The following is a message from Andrew Holness, prime minister of Jamaica, on UN Global Road Safety Week.
It is my honour to address you in the observance of UN Global Road Safety Week 2021, and to share in the commendable UN mission of reducing global road traffic deaths and injuries by 50 per cent by the year 2030.
This year’s observance is, in fact, part of a broader, Second Decade of Action for Road Safety, and we in Jamaica will be playing our part to help ensure the successful design and implementation of a holistic plan to make our roadway “Streets for Life” in alignment with this year’s theme.
To this end, the Government is giving serious consideration to the recommendation from the World Health Organization for policy makers worldwide to adopt the Safe Systems approach – Safe Vehicles, Safe Speeds, Safe Roads and Safer Users – to reducing road traffic injuries and deaths.
Just under a decade ago, in 2012, Jamaica registered 260 road fatalities. The figure would not dip below 300 for the remainder of the decade and in 2019, road fatalities hit a gruesome milestone of 440. Last year, 2020, saw a marginal reduction to 424.
These are unacceptably high numbers, and we are already seeing an alarming trend for this year, with fatalities for the first four months of this year at 149. We have also seen a troubling rise in the numbers of fatalities involving motorcyclists, and this was even prior to the onset of COVID-19 and the increased reliance on motorcycle deliverymen.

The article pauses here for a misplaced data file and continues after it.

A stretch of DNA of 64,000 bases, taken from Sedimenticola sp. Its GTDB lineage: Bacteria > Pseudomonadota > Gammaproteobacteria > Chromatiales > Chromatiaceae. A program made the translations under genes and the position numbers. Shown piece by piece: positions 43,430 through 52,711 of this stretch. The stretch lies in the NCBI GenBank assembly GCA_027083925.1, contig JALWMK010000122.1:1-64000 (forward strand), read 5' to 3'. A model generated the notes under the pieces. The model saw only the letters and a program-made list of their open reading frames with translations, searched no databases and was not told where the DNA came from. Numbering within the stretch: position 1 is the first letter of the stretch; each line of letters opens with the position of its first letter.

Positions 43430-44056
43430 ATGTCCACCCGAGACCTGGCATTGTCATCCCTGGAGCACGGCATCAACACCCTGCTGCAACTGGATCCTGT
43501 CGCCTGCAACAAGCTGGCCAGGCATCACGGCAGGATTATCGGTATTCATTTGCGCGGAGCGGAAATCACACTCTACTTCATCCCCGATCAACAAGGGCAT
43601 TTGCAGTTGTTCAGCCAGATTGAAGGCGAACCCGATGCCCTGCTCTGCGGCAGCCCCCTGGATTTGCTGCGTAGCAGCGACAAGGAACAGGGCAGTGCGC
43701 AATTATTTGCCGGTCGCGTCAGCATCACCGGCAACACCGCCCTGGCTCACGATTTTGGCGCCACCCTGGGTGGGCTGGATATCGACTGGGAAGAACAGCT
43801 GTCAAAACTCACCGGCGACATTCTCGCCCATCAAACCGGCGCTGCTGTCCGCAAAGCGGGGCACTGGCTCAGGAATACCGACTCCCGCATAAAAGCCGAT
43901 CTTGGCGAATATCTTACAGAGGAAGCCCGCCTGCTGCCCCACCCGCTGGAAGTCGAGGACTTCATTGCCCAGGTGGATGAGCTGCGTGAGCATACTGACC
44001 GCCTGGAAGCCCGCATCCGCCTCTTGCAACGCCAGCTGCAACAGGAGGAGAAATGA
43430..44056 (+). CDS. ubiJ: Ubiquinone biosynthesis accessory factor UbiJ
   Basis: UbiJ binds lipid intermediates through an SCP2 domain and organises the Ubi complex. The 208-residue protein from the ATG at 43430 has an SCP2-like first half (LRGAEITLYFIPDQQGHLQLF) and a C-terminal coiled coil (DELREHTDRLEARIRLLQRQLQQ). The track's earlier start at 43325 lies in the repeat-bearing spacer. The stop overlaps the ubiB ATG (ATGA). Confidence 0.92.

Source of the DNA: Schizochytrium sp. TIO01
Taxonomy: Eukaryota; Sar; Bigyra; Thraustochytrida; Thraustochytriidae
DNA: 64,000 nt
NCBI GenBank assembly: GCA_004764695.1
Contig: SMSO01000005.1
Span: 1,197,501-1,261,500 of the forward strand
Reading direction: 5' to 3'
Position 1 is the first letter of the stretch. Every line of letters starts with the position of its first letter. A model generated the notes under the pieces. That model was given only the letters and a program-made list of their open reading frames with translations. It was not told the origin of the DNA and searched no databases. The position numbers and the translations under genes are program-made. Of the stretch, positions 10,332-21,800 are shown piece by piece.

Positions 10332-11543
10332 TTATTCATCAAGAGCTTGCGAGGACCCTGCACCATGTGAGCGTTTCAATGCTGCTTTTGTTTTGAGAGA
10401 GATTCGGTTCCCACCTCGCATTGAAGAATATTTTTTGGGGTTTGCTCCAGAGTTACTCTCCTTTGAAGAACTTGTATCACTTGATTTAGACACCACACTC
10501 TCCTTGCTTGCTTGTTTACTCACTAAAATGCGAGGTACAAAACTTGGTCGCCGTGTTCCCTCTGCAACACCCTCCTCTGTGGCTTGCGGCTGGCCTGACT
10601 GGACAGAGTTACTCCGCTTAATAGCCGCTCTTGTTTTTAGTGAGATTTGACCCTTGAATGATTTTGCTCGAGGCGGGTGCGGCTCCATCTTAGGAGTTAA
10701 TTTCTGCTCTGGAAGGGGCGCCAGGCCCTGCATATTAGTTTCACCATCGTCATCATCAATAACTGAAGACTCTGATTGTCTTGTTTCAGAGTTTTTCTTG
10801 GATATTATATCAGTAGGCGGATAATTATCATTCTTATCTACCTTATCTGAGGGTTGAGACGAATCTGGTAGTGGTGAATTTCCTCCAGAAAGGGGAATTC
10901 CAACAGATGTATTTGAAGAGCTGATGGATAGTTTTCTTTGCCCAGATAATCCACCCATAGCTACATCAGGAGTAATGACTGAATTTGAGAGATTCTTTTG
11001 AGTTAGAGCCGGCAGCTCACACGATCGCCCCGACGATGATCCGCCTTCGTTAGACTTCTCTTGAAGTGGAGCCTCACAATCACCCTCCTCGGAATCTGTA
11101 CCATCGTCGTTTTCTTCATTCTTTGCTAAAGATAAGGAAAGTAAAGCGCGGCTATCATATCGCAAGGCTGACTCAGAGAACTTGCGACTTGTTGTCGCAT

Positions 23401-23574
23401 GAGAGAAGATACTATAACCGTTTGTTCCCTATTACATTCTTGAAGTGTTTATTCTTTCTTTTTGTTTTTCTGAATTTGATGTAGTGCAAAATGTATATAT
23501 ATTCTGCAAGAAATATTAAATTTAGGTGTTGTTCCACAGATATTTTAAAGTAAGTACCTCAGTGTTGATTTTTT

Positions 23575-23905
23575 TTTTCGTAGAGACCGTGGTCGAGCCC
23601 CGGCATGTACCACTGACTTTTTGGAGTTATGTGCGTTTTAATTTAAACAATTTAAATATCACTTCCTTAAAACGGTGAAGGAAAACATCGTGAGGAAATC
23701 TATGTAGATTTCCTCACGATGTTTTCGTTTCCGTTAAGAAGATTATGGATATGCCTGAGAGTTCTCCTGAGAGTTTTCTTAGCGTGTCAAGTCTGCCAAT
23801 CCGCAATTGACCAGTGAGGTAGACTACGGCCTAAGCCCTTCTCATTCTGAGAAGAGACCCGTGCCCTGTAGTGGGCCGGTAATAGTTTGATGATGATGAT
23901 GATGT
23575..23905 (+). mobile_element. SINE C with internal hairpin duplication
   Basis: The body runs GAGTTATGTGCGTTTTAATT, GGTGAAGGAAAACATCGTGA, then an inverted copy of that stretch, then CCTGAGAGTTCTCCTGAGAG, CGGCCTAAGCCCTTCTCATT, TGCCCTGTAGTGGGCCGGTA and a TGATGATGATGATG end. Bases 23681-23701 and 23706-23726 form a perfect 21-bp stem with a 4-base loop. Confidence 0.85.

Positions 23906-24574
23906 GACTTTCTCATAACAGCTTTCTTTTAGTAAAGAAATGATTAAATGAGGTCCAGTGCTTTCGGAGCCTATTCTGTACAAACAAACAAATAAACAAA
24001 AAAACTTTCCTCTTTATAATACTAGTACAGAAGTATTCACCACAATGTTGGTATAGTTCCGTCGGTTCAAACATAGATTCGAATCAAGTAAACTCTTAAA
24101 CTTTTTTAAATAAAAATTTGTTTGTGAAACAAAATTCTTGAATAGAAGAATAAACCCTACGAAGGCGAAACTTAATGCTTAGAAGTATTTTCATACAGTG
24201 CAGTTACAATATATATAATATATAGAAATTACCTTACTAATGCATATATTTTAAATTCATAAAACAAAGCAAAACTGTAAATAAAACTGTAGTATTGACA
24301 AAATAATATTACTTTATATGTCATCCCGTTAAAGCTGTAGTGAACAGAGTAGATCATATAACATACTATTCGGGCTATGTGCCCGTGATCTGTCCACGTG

In recognition of this alarmingly high number of motorcyclists who have died on our roads in recent times, the National Road Safety Council of which I am the chairman, has been mandated to work with the various stakeholder groups to plan and deliver Motorcycle Sensitisation and Safety Training, to emphasise the wearing of helmets for motorcycle riders and pillion riders. This is a good example of the safe systems approach, as in this project we are producing safe road users.
I welcome this opportunity provided by visionary leadership at the UN and WHO, and join with the international community in issuing a call to action to reduce speeding generally on the world’s roads, and in particular in urban areas. We must enact policies and adopt strategies to combat this international scourge of road traffic injuries which is now the leading cause of death in children and young adults in the age cohort 5-29.
In closing, I appeal to road users in Jamaica, the wider Caribbean Region and the Americas to slow down and live. Road safety has been, by commendable and sustained advocacy over many years, inserted into the UN Sustainable Goals, to which Jamaica is committed, and international partners should commit to scaling up significantly the flow of grant funds to the developing countries where 80-90 per cent of road fatalities take place; and where loss of life, cost of injuries and the consequences of lost income is often devastating.
Jamaica remains committed to playing our part, even as we fight against the COVID-19 pandemic, to ensure safe mobility and sustainable development. We want everyone to be safe to experience the rewards of life’s journey.
I wish you every success in this observance: Let us continue to Strive to Save Lives on our roadways and make them “Streets for Life.”
With God’s blessings, may we achieve these goals.